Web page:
It’s unnatural to have to bury a sibling. You grow up side by side in color-coordinated outfits, squinting into the sun in all the same family vacation photos, sharing bedrooms and soccer equipment and secret code languages. But then, after living parallel lives for so long, one of you zigs while the other continues to zag. Suddenly, your world as you knew it is over. It’s a specific, hollow, unjust pain. Like someone took an ice cream scoop to your DNA and scraped out a big important hunk from the middle.
Too many Americans like me have lost loved ones to addiction. But I was surprised to discover that President Donald Trump is among our ranks. Because even though our brothers both died from their substance use issues, the President and I have learned very different lessons from watching it happen.
Fred Trump Jr. struggled with alcoholism for years, dying in 1981 at just 43 years old. My brother Matt misused opioids, benzos, and any other pill or powder that crossed his path for years before dying from an overdose two years ago at age 26. Losing a brother to a disorder that’s so preventable and treatable—it made me feel infuriated. But to hear Donald Trump tell it, it was Fred’s bad choices that led to his demise, and Donald went on to be the successful man he is today because he wisely learned from Fred’s mistakes.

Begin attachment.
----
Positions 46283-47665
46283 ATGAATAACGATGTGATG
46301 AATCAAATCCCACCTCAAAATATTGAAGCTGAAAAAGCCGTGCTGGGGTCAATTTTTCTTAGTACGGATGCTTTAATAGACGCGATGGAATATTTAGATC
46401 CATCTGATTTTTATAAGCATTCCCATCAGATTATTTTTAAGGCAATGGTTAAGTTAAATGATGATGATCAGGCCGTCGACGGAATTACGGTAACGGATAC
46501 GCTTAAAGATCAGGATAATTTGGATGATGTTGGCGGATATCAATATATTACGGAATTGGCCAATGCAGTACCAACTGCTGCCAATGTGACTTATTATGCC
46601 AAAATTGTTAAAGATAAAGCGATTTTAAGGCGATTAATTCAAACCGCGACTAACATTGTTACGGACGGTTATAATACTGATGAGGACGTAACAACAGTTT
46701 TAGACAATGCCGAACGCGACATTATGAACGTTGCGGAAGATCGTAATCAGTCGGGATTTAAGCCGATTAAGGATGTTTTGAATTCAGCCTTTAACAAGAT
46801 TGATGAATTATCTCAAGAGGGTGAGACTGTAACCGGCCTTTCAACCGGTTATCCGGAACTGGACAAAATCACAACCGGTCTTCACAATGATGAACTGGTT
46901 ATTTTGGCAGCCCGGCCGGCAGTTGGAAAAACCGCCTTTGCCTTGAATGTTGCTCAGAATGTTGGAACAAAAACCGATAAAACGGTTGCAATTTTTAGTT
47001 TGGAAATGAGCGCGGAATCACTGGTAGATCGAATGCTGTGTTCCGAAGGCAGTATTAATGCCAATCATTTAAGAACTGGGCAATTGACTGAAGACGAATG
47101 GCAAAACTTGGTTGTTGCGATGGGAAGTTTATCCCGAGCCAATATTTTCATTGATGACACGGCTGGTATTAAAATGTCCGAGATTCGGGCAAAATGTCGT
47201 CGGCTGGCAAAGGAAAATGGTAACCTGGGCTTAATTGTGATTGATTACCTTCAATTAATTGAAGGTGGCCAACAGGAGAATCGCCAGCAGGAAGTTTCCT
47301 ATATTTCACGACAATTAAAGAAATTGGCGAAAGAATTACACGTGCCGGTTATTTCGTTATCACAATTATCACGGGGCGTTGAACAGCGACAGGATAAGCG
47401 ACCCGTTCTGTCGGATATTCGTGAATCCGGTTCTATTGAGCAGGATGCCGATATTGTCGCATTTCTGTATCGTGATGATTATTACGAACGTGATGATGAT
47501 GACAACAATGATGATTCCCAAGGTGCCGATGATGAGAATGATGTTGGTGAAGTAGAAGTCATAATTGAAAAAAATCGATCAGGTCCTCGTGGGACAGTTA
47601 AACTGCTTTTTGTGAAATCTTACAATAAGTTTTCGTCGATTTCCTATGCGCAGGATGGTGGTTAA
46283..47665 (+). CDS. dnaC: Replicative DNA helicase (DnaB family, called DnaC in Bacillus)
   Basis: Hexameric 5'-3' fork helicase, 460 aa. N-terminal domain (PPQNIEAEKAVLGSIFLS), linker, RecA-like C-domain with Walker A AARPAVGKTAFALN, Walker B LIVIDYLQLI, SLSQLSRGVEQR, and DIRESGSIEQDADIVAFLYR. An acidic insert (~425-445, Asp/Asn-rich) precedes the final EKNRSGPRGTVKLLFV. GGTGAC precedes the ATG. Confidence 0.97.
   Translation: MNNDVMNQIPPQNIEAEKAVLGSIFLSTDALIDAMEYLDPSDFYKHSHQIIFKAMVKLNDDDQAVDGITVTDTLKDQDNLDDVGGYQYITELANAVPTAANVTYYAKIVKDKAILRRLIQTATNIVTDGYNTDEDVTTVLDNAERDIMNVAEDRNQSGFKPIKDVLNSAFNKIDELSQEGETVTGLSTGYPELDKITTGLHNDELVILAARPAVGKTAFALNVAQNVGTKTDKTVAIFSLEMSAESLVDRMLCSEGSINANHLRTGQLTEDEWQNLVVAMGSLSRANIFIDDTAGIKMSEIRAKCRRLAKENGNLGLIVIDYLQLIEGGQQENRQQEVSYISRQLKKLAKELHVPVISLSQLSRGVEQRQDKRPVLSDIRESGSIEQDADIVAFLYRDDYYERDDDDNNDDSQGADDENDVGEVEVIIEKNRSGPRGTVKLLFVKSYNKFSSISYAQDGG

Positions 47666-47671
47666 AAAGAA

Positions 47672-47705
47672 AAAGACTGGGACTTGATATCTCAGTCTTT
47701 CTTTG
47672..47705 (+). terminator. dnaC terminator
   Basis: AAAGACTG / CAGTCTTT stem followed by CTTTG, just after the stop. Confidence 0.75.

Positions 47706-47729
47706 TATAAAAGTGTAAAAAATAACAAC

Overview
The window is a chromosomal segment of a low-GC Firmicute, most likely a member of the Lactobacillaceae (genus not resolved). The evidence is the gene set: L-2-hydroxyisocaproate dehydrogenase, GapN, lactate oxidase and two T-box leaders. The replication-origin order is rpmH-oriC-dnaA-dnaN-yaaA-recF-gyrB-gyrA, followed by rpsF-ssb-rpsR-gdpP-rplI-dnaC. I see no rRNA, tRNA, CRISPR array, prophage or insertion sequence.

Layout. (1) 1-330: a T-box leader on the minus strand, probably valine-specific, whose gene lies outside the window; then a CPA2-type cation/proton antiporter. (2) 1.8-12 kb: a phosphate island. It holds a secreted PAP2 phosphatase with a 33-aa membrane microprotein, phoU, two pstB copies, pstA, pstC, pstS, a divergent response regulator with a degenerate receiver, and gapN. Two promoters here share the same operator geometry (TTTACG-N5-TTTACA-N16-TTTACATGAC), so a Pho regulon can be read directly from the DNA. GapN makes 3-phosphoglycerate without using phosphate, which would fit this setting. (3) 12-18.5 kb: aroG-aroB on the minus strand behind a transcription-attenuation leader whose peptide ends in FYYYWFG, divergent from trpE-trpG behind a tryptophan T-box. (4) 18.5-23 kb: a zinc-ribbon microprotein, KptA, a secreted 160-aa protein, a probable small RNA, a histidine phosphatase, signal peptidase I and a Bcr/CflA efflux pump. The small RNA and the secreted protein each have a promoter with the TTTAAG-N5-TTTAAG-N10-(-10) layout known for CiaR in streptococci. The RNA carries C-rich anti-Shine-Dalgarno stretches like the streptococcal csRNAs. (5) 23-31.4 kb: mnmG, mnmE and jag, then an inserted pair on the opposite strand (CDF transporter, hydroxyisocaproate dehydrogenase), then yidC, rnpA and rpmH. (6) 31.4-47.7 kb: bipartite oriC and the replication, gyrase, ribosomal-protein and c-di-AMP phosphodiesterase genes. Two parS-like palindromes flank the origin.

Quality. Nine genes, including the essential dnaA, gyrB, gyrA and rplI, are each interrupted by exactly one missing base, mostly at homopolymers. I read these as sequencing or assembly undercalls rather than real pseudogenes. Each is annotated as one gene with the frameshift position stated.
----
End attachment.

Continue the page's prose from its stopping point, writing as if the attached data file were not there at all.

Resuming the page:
Yet the “bad choices” narrative doesn’t really hold water anymore, as substance use issues claim lives in epidemic proportions. Drug overdoses now surpass both gun violence and car crashes as the number one cause of accidental death in the United States. Almost 60,000 people died of overdoses in 2016. Life expectancy has dipped for the first time in two decades, largely due to overdose deaths killing so many people well before they’re eligible for AARP. A new report from the White House released this week estimates that the epidemic cost over $500 billion in 2015.
What we’re doing isn’t working. We need real action, plans, strategy, funding. But our president is falling into simplistic thought traps that threaten the progress we’ve begun to make towards treating addiction like a medical condition, not a moral failing.
The president often speaks warmly, if vaguely, about his older brother Fred, a charismatic pilot and family black sheep. But reports say the two clashed often, and now President Trump presents his brother as little more than a cautionary tale. Growing up in Queens, New York, Donald says, “my brother always told me: Don’t do drugs. So I didn’t.” But it’s not that simple for most teenagers.
Growing up in Arlington, Massachusetts, my brother’s transition to his teen years brought burgeoning mental health issues and a discovery of his homosexuality—not quite the sort of traits that were welcomed in our small Irish-Catholic community. Our town didn’t offer much for high schoolers to do for fun, beyond swigging from handles of grainy vodka in the woods until the cops came and chased you home. Our drug prevention assemblies at school featured cheezeball videos of C-list athletic celebrities insisting that you be a winner by saying no to dope. Still, most of the kids in my corner of Greater Boston said an enthusiastic yes to Busch Lights, blunts, and beady little pills left over from wisdom teeth surgery. Kids windmill high-fived over the keg while wearing their DARE T-shirts as an ironical joke.